image/svg+xml157 VIII/2/2017 INTERDISCIPLINARIA ARCHAEOLOGICA NATURAL SCIENCES IN ARCHAEOLOGY homepage: Maintenance of Underground Granaries in Medieval Towns; Case Study from Padowetz, Brno, Czech Republic Lenka Lisá a* , Marek Peška b , David Merta b , Miloš Gregor c a Institute of Geology CAS, Rozvojová 269, Prague 6, 165 00, Czech Republic b Archaia Brno, Bezručova 15/78, Brno, 602 00, Czech Republic c Independent researcher, Rovníková 8, 821 02 Bratislava, Slovakia 1. Introduction Underground granaries are silos dug in the ground to store cereals. These underground constructions constitute the traditional way of cereal storage in all Slavic countries up to the 18 th century (Kunz 2004). They are mainly typical for Early Medieval and Medieval rural environments (Donat 1980, 80–83; Dostál 1985, 40–43; Klanica 2008, 183–186; Kuna, Profantová et al. 2005, 117–118; Kudrnáč 1958; Nekuda, 2007, 49–51; Pleinerová 2000, 213) as well as in prehistory (Gašpar, in press). Rarely were underground granaries also built in towns. We detect them, for example, in Brno up to the 12 th , maximally 14 th century (Procházka 2012; 2013).The technology of granaries is nearly unknown in the Czech Republic. By contrast, in Slovakian lowlands around the river Donau and Tisa granaries were used up to the end of the Second World War (Kunz 2004). Some notes about the use of granaries in the Hungarian agricultural literature of 18 th and 19 th century may also be found (Kunz 2004). These storage pits usually do not occur in sandy soils and forested areas. The best conditions for the construction of granaries are the dry plains of north and south Mediterranean areas, in the plains around the Danube and the north coastal areas of the Black Sea, in the Middle East, in central Asia, or in southern Siberia. With good soil conditions, where there is minimal erosion, they have been preserved till the present day used by shepherds in steppe regions. The main factors in the spread in use of granaries are dry soil and little rain. That is why there is a diference between the northern limit for growing cereals and the northern limit in the historical occurrence of granaries. The southern limits show a similar picture. The prehistorical phase of granaries in central Europe shows a unity in their construction. The granaries were built the same way until people were converted to the modern way of agriculture (Kunz 2004). Up to now we have detected only a few such fndings dated to the period of the 13 th to 14 th centuries in the centre of Brno Volume VIII ● Issue 2/2017 ● Pages 157–165 *Corresponding author. E-mail: ARTICLE INFO Article history: Received: 28 th August 2017Accepted: 6 th November 2017 DOI: 10.24916/iansa.2017.2.5 Key words: corny holesstorage pitsgeoarchaeologymicromorphologyphytoliths ABSTRACT Medieval underground granaries are typical storage facilities for the Slavic part of Europe, but their appearance generally all over Europe is not limited to just a few regions. Though typical for the rural environment of villages, these objects are nearly unknown in cities. The only examples excavated inside city walls belong to the 12 th to 14 th century. This also explains why the maintenance practices used are nearly unknown. The Medieval granary excavated inside the city walls of Brno, Czech Republic, has provided important information concerning the way the granary was maintained and used. Micromorphological descriptions, combined with the PRTG analyses, show that the excavated granary was probably used repeatedly. The walls of the granary and also its bottom had been repeatedly sealed with straw. This material was at the bottom of the infll preserved in a nearly fresh state or totally impregnated by phosphates. Also the phases of bioturbation and the record of a burning event were recorded. The burning of the interior parts of the granary was probably their way of cleaning. The temperature was not higher than 300̊ C. These practices may be compared with rural practices documented already in 18 th century in village areas. This is the frst documentation of the processes of maintenance for Medieval granaries as compared with more recently documented practices. It confrms that the local inhabitants of a Medieval town applied the older rural tradition as known from village areas.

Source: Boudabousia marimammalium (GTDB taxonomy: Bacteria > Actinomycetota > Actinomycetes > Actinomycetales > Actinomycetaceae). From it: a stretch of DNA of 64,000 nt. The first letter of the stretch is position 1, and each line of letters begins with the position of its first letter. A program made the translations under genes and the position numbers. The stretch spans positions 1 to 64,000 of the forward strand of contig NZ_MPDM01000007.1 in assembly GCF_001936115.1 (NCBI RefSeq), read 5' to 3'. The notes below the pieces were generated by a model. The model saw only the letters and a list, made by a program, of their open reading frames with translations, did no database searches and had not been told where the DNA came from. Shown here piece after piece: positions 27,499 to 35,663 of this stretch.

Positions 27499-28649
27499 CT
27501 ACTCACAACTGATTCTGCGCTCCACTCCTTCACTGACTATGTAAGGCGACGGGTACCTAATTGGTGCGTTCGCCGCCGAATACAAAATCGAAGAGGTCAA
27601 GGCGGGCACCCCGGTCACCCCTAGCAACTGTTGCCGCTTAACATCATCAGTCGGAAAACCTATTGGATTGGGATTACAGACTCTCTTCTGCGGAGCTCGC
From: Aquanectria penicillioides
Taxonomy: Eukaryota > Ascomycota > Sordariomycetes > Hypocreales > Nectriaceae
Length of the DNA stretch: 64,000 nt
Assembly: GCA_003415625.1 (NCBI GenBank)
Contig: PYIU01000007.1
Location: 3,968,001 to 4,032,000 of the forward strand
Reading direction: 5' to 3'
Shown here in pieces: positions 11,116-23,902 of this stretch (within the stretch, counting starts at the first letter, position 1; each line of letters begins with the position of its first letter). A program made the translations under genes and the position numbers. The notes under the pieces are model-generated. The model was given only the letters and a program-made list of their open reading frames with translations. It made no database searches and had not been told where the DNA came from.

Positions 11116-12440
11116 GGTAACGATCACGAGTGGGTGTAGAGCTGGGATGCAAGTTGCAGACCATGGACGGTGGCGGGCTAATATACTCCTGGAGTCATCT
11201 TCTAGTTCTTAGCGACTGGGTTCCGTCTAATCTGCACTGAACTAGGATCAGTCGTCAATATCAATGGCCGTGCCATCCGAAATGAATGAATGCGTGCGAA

image/svg+xmlIANSA 2017 ● VIII/2 ● 157–165 Lenka Lisá, Marek Peška, David Merta, Miloš Gregor: Maintenance of Underground Granaries in Medieval Towns; Case Study from Padowetz, Brno, Czech Republic 158 (Procházka 2012, 1012; 2013). Generally the underground granaries are often pear-shaped, with small openings and diameters of up to three metres at their widest point (Kunz 2004). The underground granaries excavated up till now in the Brno town area are usually pear-shaped with diameters of 1.8 m (2.2 m respectively) reaching a depth of 3.6 metres. These have been detected mainly in the distal parts of burgher plots (Kobližná 3, Josefská 8, Starobrněnská 18; Procházka 2013, 110; 2012, 203; 2000, 58). Due to the fact that most of the plots demarcated in the second quarter of the 13 th century do not show any underground granary locations, we can connect their appearance mainly with the older rural tradition of the local inhabitants. While the need for cereals in the towns lasted, unlike in the villages there was no need to store added cereals for sowing. Additionally there was the need to store not only cereals, but also craft and other raw materials. The urban character of the sunken features at that time was usually already connected with the construction of earthen house cellars (Holub et al. 2005). The storage of the ceramic vessels (Nekuda, Reichertová 1968, 63; Procházka, Peška 2007, 168) used to store cereals had in fact replaced the need for underground granaries.To preserve the grain in an anaerobic environment, the pits were flled to the top and then hermetically sealed. The oxygen remaining in the silo would alter (decompose) the grain in contact with the earthen walls, but would be quickly used up as it turned to carbon dioxide. Cereals could thus be kept for several years without fermenting and without being attacked by insects. Among all these silos, certain cylindrical pits may be distinguished by their greater depth and by the existence of internal compartments associated with a raised foor. This arrangement solved the problem of excess humidity by creating an opening for coals or heated stones to be introduced, thus drying out the silo’s contents. We know that a part of the stored grain was thus steamed or grilled. These pits, which were normally grouped together a short distance from dwellings, were no doubt used to store excess grain from the harvest. After a period of use – which we believe to be relatively short – these silos were often converted into waste pits (Kunz 2004).There is a little known about the maintenance of underground granaries from the 12 th –14 th century, especially in the town environment of the city of Brno. The main aim of this paper is therefore an evaluation of the possible maintenance methods of the underground granary excavated at the edge of the Brno medieval burger plot, and the information value of such sedimentary records for understanding the medieval practices of these storage pits. 2. Material and methods The construction of an underground parking area for the Padowetz Hotel in 2008 (Bašty Street No. 2), was the